To create an Amazon ES cluster:

  1. In the AWS Management Console, choose Elasticsearch Service under Analytics.
  2. Choose Create a new domain or Get started.
  3. Type es-flowlogs for the Elasticsearch domain name.
  4. Set Version to 1 in the drop-down list. Choose Next.
  5. Set Instance count to 2 and select the Enable zone awareness check box. (This ensures cluster stability in the event of an Availability Zone outage.) Accept the defaults for the rest of the page.
    • [Optional] If you use this domain for production purposes, I recommend using dedicated master nodes. Select the Enable dedicated master check box and select medium.elasticsearch from the Instance type drop-down list. Leave the Instance count at 3, which is the default.
  6. Choose Next.
  7. From the Set the domain access policy to drop-down list on the next page, select Allow access to the domain from specific IP(s). In the dialog box, type or paste the comma-separated list of valid IPv4 addresses or Classless Inter-Domain Routing (CIDR) blocks you would like to be able to access the Amazon ES domain.
  8. Choose Next.
  9. On the next page, choose Confirm and create.

It will take a few minutes for the cluster to be available. In the meantime, you can begin enabling VPC Flow Logs.

Enable VPC Flow Logs

VPC Flow Logs is a feature that lets you capture information about the IP traffic going to and from network interfaces in your VPC. Flow log data is stored using Amazon CloudWatch Logs. For more information about VPC Flow Logs, see VPC Flow Logs and CloudWatch Logs.

To enable VPC Flow Logs:

  1. In the AWS Management Console, choose CloudWatch under Management Tools.
  2. Click Logs in the navigation pane.
  3. From the Actions drop-down list, choose Create log group.
  4. Type Flowlogs as the Log Group Name.
  5. In the AWS Management Console, choose VPC under Networking & Content Delivery.
  6. Choose Your VPCs in the navigation pane, and select the VPC you would like to analyze. (You can also enable VPC Flow Logs on only a subnet if you do not want to enable it on the entire VPC.)
  7. Choose the Flow Logs tab in the bottom pane, and then choose Create Flow Log.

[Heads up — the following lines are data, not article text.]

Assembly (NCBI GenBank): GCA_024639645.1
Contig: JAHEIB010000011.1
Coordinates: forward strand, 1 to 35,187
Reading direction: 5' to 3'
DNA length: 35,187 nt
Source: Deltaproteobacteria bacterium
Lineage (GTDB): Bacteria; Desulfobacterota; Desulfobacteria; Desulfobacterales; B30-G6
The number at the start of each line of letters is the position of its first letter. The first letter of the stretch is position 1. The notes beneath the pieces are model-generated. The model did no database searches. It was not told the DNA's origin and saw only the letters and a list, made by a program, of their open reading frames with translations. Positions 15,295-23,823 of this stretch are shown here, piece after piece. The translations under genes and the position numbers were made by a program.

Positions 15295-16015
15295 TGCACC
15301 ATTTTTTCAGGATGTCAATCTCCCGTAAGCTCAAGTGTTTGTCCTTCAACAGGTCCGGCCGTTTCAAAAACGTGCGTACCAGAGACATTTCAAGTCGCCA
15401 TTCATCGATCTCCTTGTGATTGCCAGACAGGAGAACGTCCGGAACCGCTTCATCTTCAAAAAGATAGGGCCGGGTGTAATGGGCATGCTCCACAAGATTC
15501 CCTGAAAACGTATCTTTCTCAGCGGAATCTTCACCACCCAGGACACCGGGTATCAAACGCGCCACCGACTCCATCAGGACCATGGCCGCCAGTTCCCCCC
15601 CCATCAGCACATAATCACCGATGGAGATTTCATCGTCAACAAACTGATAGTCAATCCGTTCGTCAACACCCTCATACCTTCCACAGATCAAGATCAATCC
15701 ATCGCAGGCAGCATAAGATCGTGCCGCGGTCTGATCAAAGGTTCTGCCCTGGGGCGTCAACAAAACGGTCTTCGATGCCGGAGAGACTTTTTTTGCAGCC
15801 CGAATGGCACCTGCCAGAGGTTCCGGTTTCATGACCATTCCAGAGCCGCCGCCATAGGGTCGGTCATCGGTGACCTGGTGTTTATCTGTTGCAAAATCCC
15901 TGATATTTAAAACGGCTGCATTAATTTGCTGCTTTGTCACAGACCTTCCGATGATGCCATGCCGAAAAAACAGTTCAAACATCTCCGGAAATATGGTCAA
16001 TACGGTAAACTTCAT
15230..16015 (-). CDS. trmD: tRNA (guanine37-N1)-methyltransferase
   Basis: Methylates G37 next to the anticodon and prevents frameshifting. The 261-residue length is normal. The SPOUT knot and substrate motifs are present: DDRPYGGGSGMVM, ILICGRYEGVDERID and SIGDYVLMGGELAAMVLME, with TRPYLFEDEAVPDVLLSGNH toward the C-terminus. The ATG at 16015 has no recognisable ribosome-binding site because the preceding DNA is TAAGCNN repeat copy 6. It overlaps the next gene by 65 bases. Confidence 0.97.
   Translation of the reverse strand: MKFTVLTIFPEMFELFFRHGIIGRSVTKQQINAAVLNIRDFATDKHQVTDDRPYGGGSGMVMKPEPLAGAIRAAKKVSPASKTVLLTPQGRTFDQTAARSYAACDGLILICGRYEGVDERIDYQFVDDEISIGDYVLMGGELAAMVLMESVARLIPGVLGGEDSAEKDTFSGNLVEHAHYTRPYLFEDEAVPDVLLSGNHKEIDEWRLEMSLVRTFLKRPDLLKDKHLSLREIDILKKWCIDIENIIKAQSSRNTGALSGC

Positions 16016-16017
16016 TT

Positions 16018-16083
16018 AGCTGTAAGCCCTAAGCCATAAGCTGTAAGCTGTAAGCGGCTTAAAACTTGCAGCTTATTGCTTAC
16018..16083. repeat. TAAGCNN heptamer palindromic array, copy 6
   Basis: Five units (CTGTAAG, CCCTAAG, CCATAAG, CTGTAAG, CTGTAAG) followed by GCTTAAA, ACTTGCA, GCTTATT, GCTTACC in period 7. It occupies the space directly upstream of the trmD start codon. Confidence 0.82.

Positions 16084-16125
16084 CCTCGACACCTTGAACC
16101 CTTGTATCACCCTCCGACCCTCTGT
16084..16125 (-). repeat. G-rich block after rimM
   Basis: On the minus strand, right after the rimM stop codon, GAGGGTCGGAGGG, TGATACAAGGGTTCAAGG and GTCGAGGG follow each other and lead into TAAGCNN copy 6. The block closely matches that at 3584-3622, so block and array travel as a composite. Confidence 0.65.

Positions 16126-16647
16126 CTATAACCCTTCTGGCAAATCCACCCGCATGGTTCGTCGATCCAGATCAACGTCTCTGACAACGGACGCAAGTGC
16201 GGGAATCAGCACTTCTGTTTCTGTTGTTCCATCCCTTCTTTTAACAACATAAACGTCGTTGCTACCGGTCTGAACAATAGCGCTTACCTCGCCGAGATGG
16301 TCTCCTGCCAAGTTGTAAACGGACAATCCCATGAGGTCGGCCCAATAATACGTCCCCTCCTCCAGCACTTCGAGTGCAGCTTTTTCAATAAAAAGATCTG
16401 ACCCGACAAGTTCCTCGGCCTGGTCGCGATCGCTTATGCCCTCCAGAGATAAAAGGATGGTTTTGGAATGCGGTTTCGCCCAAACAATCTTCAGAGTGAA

8. In the text beneath the Role box, choose Set Up Permissions (this will open an IAM management page).
  9. Choose Allow on the IAM management page. Return to the VPC Flow Logs setup page.
  10. Choose All from the Filter drop-down list.
  11. Choose flowlogsRole from the Role drop-down list (you created this role in steps 3 and 4 in this procedure).
  12. Choose Flowlogs from the Destination Log Group drop-down list.
  13. Choose Create Flow Log.

Step 2: Set up AWS Lambda to enrich the VPC Flow Logs dataset with security group IDs

If you completed Step 1, VPC Flow Logs data is now streaming to CloudWatch Logs. Next, you will deploy two Lambda functions. The first, the ingestor function, moves the data into Firehose, and the second, the decorator function, adds three new fields to the VPC Flow Logs dataset and returns records to Firehose for delivery to Amazon ES.

The new fields added by the decorator function are:

  1. Direction – By comparing the primary IP address of the elastic network interface (ENI) in the destination IP address, you can set the direction for the IP connection.
  2. Security group IDs – Each ENI can be associated with as many as five security groups. The security group IDs are added as an array in the record.
  3. Source – This includes a number of fields that result from looking up srcaddr from a free service for geographical lookups.
    1. The Source includes:
      • source-country-code
      • source-country-name
      • source-region-code
      • source-region-name
      • source-city
      • source-location, latitude, and longitude.

Follow the instructions in this GitHub repository to deploy the two Lambda functions and the associated permissions that are required.

Step 3: Set up Firehose

Firehose is a fully managed service that allows you to transform flow log data and stream it into Amazon ES. The service scales automatically with load, and you only pay for the data transmitted through the service.

To create a Firehose delivery stream:

  1. In the AWS Management Console, choose Kinesis under Analytics.
  2. Choose Go to Firehose and then choose Create Delivery Stream.

Step 3.1: Define the destination

  1. Choose Amazon Elasticsearch Service from the Destination drop-down list.
  2. For Delivery stream name, type VPCFlowLogsToElasticSearch (the name must match the default environment variable in the ingestion Lambda function).
  3. Choose es-flowlogs from the Elasticsearch domain drop-down list. (The Amazon ES cluster configuration state needs to be Active for es-flowlogs to be available in the drop-down list.)
  4. For Index, type cwl.
  5. Choose OneDay from the Index rotation drop-down list.
  6. For Type, type log.
  7. For Backup mode, select Failed Documents Only.
  8. For S3 bucket, select New S3 bucket in the drop-down list and type a bucket name of your choice. Choose Create bucket.
  9. Choose Next.

Step 3.2: Configure Lambda

  1. Choose Enable for Data transformation.
  2. Choose vpc-flow-log-appender-dev-FlowLogDecoratorFunction-xxxxx from the Lambda function drop-down list (make sure you select the Decorator function).
  3. Choose Create/Update existing IAM role, Firehose delivery IAM roll from the IAM role drop-down list.